For the life of me I cannot figure out the relationship my dog has with grass. Perhaps relationship is the wrong word. Maybe attitude is more appropriate.
I know for a fact that Dora does like grass. When it’s super green and lush, as it is when springtime first arrives or when it’s over due for a good mow (but not TOO over due), Dora will romp and play it in it without a care in the world. When it’s freshly cut, it becomes an inevitable smorgasbord of saintly aromas where she leaves no spot unexplored – or peed on. She will roll and sniff, sniff and roll, then pee – and pee some more. Her wagging tail and keen sense of adventure scream glorious grassy love. In such moments it’s clear that a loving relationship has blossomed.
Then there’s every other time.
Like when it rains.
Dora does not do wet grass. No way, no how is she going to walk on that ungodly squishiness if she can avoid it. When it rains it takes a lot of convincing and pleading from me to urge her to go outside and answer nature’s call. Without fail she will walk to the very edge of the patio and pace end to end, nose stretched out as far as her little neck will let it, deciding if it’s even possible to perform such a task without getting her paws wet. She will gingerly lift a front paw and “test” the wetness level by gently placing it on top of the grass. Clearly disgusted by the simple suggestion that she actually have to step on such foulness she will then look up at me with the all too familiar, Are you kidding me, look. I being her eternal cheerleader and life coach will, with a forced smile, encourage her: “If you just run out quickly and pee, we can be back inside, quick as a bunny.” My request is only met with a blank stare and hints of judgment. Are you kidding me?
Not being born with the superpowers of weather control I, inevitably, will resort to one of two things. One, I will pick Dora up and place her on the least wet patch of grass I can find, where after a little more coaching, the promise of a favourite treat, and guaranteeing I will find her the biggest chew bone money can buy, she will find a place to leave her mark. The second option involves me getting an umbrella. I am not ashamed to admit that there has been more than one occasion where, after a literal scavenger hunt to find the biggest umbrella in the house, I will follow Dora around in the pouring rain while she searches for the ideal spot to relieve herself. Apparently wet paws are much worse when you are getting wet from above at the same time. I am also not reluctant to say that if I can only able to find a small umbrella it doesn’t take a genius to figure which one of us is getting wet. The kicker of this however has to be the lightening speed journey to the safety, and dryness, of inside that takes place after said business is finished. A journey which always seems to involve Dora splashing through a puddle getting not only her paws but her entire undercarriage soaking wet – leaving me standing there, cold and wet myself, looking puzzled and confused.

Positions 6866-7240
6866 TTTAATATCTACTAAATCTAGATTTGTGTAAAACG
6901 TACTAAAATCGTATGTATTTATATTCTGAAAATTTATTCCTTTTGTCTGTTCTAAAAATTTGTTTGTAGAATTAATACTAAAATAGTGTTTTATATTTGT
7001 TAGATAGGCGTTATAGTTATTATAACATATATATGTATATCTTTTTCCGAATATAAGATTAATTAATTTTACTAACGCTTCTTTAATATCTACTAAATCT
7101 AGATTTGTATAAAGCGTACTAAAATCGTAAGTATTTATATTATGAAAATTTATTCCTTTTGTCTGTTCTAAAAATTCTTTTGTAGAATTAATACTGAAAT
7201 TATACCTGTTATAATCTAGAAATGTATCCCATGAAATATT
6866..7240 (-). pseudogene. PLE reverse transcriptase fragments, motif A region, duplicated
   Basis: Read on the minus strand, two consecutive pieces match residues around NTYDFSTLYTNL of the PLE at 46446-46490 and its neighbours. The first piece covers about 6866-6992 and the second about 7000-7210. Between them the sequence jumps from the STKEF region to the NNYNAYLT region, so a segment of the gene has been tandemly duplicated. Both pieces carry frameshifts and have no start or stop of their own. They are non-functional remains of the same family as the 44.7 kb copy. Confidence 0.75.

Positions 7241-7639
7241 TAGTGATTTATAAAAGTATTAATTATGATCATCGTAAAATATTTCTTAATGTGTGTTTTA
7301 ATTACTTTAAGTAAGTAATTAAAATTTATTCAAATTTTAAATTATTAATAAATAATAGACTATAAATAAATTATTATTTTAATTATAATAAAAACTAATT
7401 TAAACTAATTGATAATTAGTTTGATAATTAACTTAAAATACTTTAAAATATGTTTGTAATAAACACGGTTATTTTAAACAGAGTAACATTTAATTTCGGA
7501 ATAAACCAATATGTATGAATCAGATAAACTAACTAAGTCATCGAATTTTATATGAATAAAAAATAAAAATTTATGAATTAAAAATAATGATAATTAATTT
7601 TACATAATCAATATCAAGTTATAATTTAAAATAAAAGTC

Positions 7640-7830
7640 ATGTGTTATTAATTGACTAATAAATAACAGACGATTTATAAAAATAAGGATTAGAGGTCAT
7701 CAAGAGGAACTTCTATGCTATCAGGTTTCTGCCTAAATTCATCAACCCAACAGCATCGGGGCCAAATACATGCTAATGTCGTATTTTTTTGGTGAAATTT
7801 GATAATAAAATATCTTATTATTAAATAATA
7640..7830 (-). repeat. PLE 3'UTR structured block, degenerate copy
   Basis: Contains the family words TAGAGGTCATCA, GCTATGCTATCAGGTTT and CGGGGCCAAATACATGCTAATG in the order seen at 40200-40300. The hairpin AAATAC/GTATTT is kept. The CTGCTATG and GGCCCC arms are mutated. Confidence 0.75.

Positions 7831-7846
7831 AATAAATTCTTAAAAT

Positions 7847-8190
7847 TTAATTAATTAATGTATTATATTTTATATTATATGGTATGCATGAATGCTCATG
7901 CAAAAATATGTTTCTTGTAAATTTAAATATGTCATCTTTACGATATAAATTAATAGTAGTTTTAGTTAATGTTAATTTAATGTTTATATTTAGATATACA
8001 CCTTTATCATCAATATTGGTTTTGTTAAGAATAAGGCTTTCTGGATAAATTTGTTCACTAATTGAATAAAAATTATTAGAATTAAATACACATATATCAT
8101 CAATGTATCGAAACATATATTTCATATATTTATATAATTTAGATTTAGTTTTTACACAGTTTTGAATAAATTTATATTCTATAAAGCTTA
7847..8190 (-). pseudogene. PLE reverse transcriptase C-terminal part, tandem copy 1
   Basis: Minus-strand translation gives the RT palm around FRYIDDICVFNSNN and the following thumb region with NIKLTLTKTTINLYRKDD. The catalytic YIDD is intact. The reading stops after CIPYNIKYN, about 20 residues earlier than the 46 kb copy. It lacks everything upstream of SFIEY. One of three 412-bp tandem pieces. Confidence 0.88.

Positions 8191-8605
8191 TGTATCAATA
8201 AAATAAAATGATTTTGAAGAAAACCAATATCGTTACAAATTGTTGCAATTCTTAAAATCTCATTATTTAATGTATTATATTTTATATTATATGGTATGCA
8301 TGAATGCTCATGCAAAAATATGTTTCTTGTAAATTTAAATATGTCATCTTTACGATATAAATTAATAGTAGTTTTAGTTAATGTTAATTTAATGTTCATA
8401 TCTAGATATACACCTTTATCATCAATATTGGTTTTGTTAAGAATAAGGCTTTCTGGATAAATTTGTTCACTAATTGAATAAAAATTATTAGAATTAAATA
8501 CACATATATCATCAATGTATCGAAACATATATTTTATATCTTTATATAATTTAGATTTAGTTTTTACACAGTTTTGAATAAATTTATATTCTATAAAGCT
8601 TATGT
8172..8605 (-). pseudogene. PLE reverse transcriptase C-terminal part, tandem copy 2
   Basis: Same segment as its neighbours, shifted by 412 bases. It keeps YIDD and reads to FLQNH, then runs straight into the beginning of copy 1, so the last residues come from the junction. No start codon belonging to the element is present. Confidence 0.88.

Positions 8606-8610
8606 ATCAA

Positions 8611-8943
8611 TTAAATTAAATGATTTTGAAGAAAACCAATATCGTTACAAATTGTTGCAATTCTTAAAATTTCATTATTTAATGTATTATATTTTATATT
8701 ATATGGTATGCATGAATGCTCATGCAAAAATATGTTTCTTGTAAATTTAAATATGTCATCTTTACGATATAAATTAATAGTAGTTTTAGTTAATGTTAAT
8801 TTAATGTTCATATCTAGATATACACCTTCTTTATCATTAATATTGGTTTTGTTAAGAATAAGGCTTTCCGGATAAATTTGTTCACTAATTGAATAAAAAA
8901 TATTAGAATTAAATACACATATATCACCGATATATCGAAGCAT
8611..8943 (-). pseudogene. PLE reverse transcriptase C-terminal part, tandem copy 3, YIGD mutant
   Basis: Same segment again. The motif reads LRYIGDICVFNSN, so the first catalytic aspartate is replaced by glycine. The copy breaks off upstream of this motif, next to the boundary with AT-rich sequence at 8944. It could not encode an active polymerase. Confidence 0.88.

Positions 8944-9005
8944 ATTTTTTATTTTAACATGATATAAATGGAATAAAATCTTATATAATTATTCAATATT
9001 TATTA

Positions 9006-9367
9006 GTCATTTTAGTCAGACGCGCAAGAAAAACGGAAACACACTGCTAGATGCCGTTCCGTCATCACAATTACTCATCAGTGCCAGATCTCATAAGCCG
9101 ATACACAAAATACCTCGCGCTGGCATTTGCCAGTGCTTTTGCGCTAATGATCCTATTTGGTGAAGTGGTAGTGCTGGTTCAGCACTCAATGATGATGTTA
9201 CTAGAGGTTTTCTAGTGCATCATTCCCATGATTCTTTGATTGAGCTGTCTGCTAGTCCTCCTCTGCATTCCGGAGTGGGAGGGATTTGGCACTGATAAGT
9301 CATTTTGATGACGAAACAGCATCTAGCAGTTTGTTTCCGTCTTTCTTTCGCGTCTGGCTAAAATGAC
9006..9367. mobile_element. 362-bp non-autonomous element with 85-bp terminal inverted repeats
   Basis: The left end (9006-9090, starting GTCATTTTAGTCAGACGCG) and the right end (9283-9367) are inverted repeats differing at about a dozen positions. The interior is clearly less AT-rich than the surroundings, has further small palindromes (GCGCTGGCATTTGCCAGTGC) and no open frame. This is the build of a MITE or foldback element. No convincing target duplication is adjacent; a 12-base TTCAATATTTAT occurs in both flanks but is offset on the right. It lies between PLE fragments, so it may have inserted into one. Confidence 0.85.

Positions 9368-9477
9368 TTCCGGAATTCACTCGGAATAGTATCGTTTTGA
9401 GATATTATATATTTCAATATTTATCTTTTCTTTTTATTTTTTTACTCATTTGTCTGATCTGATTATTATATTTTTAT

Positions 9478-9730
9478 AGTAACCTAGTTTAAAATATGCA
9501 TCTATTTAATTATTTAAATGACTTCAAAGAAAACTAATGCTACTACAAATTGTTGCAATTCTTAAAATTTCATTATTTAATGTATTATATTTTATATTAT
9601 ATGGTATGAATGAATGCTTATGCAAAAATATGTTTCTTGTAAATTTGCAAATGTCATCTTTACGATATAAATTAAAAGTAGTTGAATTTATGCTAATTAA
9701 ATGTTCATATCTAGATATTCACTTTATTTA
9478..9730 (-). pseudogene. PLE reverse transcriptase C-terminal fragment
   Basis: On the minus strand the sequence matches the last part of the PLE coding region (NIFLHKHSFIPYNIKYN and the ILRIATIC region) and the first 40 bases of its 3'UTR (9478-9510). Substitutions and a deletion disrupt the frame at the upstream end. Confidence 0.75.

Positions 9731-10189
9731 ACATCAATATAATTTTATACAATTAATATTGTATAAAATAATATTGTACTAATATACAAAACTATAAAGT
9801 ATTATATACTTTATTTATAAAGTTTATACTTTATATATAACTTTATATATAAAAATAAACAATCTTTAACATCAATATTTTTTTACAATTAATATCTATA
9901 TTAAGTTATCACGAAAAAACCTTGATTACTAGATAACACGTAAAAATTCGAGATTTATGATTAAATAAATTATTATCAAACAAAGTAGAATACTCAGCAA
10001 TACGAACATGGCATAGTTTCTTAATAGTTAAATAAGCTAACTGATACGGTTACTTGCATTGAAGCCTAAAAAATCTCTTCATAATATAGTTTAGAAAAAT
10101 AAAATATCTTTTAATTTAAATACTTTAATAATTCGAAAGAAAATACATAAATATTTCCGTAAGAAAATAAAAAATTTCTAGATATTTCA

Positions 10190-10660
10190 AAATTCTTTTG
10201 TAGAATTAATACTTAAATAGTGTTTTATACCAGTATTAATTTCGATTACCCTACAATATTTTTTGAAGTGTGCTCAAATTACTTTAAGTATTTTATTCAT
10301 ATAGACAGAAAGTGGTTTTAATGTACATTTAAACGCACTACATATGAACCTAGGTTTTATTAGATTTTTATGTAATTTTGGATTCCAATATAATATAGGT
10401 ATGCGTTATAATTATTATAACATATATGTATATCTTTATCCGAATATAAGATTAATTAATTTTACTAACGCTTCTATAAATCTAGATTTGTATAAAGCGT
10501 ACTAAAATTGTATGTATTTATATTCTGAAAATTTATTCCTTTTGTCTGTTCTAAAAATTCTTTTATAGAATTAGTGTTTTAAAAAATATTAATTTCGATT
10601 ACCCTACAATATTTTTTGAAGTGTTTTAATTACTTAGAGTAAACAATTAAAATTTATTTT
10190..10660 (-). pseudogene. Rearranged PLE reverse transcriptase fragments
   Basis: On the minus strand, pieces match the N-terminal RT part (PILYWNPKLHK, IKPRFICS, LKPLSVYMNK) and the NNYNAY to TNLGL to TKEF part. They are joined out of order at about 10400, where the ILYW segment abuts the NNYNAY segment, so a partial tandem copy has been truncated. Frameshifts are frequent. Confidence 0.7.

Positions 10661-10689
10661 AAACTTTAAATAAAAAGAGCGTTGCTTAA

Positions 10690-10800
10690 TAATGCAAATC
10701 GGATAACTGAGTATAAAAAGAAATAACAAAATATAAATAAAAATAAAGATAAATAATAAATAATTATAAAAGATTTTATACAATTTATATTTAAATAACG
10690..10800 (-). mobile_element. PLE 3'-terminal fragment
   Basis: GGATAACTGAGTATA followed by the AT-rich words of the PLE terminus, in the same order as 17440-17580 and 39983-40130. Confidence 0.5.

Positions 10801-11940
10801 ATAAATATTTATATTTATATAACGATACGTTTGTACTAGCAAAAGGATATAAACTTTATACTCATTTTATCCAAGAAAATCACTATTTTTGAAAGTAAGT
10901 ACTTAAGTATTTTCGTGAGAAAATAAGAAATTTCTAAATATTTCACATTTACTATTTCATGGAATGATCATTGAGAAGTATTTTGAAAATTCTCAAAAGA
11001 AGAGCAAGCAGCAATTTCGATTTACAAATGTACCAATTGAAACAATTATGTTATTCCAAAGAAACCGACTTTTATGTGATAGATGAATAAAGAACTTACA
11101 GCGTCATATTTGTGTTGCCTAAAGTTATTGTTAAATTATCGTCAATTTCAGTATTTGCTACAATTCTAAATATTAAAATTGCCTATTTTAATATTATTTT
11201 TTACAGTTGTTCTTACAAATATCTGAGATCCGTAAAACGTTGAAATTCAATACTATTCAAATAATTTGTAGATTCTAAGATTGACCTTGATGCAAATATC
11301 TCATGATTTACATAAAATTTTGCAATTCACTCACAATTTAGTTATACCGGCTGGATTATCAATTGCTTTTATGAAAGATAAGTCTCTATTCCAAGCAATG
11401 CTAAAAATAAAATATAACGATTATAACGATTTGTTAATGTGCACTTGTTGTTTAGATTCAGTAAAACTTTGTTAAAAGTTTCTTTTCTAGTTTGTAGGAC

It’s not just wet grass that seems to turn Dora away in disgust. Snow covered grass has the same effect. Being the dedicated dog owner that I am I will happily shovel away mounds of snow in the backyard so my short-legged fur child can have a cozy spot to go to the washroom. If I’m in a particularly playful mood I will carve out maze-like pathways just to help make the experience more interesting for her. What does Dora do? Uses her wide, furry Daschund sized feet as little doggie snowshoes and sashays her way up onto the top of the snow. It is there, perched on a glittery mound of white while reenacting a scene from the movie Frozen where she’ll finally relieve herself. (I swear I can hear the song Let it Go playing in the background). “What the eff is wrong with the path I shoveled for you?” is the only question that makes any sense for me to ask. Blank stare. Are you kidding me?
Finally, there are the mundane, snow free, rain free days where Dora simply seems to avoid the grass for no other reason than the fact that it’s there. The rationale for this is only known to Dora, of which I have inquired several times. She’s not talking. One day we’ll go for a walk and she’ll run across an open field like it was a green ocean of hidden treasures and aromatic mysteries. Other days she’ll look at it like the boogey man himself was two inches tall and living amongst the blades of greenery. One particular walk comes to mind. Not too long ago a friend and I took Dora to a nearby park where I could let her run off leash. Initially it seemed as if it was a pro grass day as Dora frolicked merrily amongst the soft green wonder. My friend and I decided to walk off the concrete path and diagonally through the field. With Dora obviously having a grass loving day I just let her explore while I chatted with my friend. Mid-sentence my friend interrupted me and said, “Umm, Erica, Dora is running away from us.” Looking up, sure enough, Dora was running in the opposite direction – bee lining directly back to the path from where we started. I instantly knew that the grass had somehow turned against her. Shaking my head and with little surprise I responded with, “She’s okay, she’s just going to take the path.” “You’re kidding”, was the only response my friend could muster – that coupled with a slight look of aversion. “Nope, she’ll meet us at the end of the path. She doesn’t like grass.” The look of judgment hardened. Sure enough, that’s exactly what happened. My friend and I continued our short cut across the field where we waited for Dora to join us after her leisurely concrete stroll.
What can I say, my dog is an enigma.
But as much as Dora’s love/hate association with grass confuses me to no end, I do believe there is a lesson to be learned.
FIND YOUR OWN PATH
And what a great lesson it is.